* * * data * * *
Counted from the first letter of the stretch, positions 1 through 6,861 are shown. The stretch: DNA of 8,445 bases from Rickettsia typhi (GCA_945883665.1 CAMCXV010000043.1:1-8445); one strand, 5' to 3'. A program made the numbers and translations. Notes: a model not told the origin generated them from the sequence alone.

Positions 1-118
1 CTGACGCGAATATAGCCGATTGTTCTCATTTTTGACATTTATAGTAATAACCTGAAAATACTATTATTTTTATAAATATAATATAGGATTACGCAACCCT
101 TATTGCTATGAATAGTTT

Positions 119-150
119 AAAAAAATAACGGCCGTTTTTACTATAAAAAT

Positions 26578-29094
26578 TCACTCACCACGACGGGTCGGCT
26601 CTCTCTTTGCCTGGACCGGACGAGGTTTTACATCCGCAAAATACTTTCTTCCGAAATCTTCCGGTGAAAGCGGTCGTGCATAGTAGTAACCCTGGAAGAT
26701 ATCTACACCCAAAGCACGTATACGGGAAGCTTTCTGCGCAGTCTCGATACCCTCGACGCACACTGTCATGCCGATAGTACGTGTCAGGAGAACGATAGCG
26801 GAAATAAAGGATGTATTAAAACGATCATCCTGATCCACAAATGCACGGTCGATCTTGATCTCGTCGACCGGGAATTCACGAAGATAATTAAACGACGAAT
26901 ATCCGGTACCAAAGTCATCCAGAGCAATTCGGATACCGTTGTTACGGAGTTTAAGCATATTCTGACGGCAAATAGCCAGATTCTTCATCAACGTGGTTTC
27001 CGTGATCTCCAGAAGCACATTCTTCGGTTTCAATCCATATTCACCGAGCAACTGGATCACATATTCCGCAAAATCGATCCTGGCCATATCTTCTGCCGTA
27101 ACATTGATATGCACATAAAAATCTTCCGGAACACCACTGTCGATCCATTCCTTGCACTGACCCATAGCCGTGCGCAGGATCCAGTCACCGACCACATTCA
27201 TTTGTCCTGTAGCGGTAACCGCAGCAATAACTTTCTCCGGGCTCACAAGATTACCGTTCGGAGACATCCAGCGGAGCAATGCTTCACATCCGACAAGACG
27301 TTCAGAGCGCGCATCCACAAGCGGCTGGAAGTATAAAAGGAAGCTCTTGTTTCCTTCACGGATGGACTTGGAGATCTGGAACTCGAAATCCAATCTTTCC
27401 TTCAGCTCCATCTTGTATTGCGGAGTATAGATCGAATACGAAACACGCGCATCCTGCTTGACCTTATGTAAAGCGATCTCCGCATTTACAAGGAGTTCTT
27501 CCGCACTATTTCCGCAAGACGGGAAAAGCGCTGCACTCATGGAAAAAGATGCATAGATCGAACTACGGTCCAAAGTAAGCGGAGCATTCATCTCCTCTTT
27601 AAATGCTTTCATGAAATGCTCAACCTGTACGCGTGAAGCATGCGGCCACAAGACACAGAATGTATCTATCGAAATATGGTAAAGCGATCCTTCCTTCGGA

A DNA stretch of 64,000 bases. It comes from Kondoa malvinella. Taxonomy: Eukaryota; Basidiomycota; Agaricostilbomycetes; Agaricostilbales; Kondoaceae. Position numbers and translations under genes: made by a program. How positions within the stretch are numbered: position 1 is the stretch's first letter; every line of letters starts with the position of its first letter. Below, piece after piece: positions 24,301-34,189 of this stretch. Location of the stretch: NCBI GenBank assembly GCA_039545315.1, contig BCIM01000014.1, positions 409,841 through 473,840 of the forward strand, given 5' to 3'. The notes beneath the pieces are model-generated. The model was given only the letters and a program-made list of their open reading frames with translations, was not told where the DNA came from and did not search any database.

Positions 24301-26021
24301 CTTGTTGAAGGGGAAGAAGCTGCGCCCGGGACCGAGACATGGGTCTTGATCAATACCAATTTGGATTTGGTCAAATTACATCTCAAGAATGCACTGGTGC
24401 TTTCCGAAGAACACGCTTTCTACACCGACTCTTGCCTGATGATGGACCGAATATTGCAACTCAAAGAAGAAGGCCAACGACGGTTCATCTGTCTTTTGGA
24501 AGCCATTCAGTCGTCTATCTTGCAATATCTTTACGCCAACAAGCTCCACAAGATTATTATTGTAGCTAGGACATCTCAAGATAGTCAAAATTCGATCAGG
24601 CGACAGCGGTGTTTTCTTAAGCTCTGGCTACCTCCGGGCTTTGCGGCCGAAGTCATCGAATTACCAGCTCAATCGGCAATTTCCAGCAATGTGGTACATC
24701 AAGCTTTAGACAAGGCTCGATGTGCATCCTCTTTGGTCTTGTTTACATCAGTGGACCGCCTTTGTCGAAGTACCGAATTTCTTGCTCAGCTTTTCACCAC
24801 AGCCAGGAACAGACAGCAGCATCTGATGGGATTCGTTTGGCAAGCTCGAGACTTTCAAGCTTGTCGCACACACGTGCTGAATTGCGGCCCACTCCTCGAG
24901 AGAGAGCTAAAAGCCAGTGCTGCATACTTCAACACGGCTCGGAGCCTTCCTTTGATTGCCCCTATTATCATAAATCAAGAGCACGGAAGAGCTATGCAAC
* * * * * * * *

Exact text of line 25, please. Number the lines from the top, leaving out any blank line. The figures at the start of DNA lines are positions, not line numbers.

24601 CGACAGCGGTGTTTTCTTAAGCTCTGGCTACCTCCGGGCTTTGCGGCCGAAGTCATCGAATTACCAGCTCAATCGGCAATTTCCAGCAATGTGGTACATC